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Not to throw gas on the fire, but the Mezger engine, while a mechanical marvel and piece of engineering art work, is a dated design and very costly and time consuming to produce. At the end of the day, Porsche needed to go DFI to continue the performance evolution on the Turbos, which would have meant a costly redesign of an already expensive old design. So instead, they went with a modified 9A1 production engine instead. How well that decision will play out, only history will tell.

I remain circumspect about the loss of the dry sump system. Besides providing better oil control under high G loads, dry sump systems do a far superior job of deaerating the oil before returning it to the engine, helping to cool the oil, as well as eliminating any chance of crank shaft windage from oil sloshing about in the sump. Granted, there are other ways of helping to control windage, but dry sumps eliminate it, which is why they are common on many types of race engines. Until I have a chance to see what else they have done internally to the 9A1 to control the problems that a dry sump would have eliminated, I will continue to question the logic of going this route. It really seems like the wrong direction.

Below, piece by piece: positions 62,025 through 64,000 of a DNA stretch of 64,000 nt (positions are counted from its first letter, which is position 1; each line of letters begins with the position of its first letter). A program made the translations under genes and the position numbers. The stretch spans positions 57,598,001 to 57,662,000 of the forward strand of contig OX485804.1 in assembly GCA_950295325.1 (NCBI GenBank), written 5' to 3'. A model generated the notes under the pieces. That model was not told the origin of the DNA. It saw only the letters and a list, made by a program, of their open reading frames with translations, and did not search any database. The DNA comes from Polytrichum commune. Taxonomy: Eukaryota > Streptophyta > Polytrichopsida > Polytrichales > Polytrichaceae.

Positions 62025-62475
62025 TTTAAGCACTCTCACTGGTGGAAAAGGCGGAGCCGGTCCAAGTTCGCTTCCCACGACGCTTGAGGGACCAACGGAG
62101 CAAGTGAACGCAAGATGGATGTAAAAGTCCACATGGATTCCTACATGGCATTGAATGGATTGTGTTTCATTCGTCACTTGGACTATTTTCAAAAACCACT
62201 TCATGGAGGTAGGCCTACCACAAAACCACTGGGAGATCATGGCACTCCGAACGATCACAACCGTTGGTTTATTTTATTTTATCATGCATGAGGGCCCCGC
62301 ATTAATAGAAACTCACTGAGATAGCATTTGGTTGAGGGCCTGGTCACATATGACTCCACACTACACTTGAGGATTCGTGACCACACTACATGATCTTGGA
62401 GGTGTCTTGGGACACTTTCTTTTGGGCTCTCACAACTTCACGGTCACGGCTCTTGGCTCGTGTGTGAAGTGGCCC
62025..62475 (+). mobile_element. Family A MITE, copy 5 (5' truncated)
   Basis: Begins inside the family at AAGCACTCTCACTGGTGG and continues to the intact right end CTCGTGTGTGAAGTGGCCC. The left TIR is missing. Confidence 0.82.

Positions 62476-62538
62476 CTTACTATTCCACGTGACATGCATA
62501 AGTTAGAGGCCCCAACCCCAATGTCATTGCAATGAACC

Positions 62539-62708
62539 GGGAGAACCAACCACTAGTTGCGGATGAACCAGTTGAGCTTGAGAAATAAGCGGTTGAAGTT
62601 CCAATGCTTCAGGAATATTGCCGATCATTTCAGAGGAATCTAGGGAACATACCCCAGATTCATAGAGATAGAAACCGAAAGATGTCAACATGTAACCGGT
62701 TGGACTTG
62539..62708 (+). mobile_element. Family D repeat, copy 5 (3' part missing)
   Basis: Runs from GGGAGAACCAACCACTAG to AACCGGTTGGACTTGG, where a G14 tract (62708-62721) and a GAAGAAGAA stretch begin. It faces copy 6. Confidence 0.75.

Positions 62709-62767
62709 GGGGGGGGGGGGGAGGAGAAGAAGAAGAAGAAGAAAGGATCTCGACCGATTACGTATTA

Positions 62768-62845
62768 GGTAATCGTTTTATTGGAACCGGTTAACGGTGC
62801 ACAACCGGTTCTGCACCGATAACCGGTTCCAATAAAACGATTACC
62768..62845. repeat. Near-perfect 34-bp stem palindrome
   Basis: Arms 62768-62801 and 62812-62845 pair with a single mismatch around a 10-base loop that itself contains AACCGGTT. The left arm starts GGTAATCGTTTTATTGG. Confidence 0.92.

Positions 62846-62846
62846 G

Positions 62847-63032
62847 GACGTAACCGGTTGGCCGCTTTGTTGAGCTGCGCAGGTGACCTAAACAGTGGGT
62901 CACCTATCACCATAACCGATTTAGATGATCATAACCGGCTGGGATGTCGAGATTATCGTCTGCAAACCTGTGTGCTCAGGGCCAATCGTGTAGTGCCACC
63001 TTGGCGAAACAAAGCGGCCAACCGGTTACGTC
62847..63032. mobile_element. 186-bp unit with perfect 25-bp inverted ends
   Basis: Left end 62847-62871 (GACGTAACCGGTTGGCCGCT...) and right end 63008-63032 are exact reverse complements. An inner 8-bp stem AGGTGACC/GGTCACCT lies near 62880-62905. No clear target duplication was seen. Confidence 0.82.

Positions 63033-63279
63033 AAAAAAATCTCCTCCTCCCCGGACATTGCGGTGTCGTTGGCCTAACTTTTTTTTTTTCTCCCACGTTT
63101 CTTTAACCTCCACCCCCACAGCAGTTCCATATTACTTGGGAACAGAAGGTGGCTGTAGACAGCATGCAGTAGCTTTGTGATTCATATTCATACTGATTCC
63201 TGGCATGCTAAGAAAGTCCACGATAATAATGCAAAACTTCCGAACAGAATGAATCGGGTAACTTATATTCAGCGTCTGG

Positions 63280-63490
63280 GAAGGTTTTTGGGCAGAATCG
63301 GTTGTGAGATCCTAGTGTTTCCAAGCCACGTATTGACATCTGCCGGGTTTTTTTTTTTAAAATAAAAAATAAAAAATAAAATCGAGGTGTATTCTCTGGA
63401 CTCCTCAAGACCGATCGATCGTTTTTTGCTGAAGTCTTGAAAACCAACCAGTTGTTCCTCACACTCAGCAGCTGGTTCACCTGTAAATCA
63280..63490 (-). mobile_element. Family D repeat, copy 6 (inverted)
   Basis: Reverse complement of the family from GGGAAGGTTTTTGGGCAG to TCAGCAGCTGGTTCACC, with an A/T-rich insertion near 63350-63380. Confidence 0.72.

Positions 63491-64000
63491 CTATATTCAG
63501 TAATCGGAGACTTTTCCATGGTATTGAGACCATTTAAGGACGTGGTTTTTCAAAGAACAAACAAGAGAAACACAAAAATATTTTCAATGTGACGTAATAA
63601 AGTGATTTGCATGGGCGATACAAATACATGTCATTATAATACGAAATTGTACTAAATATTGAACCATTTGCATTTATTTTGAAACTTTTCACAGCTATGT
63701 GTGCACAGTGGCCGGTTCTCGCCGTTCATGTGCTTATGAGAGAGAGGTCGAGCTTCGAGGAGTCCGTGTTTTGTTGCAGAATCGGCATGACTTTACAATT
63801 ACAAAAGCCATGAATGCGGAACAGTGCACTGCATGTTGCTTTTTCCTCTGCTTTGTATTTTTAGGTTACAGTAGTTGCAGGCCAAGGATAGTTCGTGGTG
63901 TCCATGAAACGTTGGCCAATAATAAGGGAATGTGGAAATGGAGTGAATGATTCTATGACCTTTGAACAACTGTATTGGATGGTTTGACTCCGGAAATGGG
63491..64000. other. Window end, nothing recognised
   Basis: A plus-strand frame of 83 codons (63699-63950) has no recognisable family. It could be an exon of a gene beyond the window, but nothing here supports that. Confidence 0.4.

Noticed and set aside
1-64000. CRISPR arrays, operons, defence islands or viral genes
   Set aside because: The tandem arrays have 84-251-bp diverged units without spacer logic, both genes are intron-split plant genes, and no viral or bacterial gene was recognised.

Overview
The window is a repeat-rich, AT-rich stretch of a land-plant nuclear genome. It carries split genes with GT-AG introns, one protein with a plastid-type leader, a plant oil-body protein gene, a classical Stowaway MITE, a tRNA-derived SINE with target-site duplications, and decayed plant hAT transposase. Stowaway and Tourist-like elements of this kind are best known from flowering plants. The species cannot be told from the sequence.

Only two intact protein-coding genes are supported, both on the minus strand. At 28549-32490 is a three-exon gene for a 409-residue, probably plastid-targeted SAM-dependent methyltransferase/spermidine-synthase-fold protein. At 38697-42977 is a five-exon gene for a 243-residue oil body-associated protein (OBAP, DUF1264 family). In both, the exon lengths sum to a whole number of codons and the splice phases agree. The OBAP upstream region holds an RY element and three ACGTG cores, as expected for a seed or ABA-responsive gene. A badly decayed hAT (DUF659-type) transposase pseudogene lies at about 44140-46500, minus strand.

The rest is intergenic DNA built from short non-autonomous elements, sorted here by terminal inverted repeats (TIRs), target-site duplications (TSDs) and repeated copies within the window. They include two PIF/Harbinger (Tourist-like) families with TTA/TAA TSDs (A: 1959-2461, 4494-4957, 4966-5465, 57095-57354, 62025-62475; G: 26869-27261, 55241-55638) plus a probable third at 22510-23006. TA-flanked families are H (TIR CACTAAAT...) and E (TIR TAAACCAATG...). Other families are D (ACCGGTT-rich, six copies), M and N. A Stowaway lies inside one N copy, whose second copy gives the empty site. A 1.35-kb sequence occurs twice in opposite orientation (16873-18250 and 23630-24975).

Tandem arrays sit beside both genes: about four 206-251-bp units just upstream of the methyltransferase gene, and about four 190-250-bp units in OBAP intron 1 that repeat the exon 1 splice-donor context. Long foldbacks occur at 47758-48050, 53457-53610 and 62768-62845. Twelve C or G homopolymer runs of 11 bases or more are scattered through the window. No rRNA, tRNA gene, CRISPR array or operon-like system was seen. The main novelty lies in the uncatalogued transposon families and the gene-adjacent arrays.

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Thanx JFP, A friend runs a shop and has a Snap On account (read discount), he is going to order one for me on Monday. It is just that the rear jack point makes it so easy to get the car up on jack stands. Do you have another method??

Agree that the rhodium silver TTS is a very sharp looking car and agree about the dash layout. There are a lot of things about the 991 TT that I find better......but, so far, the engine is not one of them.

I will let time be the judge but I don't think the latest generation will be able to match the Mezger. Another member of this site who worked for PCNA said Porsche had consulted Toyota on production and Toyota was blown away with the cost and sophistication of the Mezger to the point where they wondered what the heck Porsche was doing. While I don't have any inside information, it certainly seems that there's a lot of truth to that from everything I have read so far. I'm sure the 991 will be an outstanding car in many ways, but a move such as going back to a wet sump (no matter what they want to call it) is definitely a step backward if you ask me. I'll get off my soapbox but this is another reason I think the Porsche owners community (buyers) really got the 996 TT wrong. The cost is too cheap and not priced correctly. $40K for a low mileage 996TT is just plain ridiculous if you consider the sheer sophistication of the engine -- it is an engineering masterpiece in many ways. Just a prediction but I don't think the 991 changes things and the Mezger still goes down as one of the best -- if not THE best -- engines Porsche ever made.......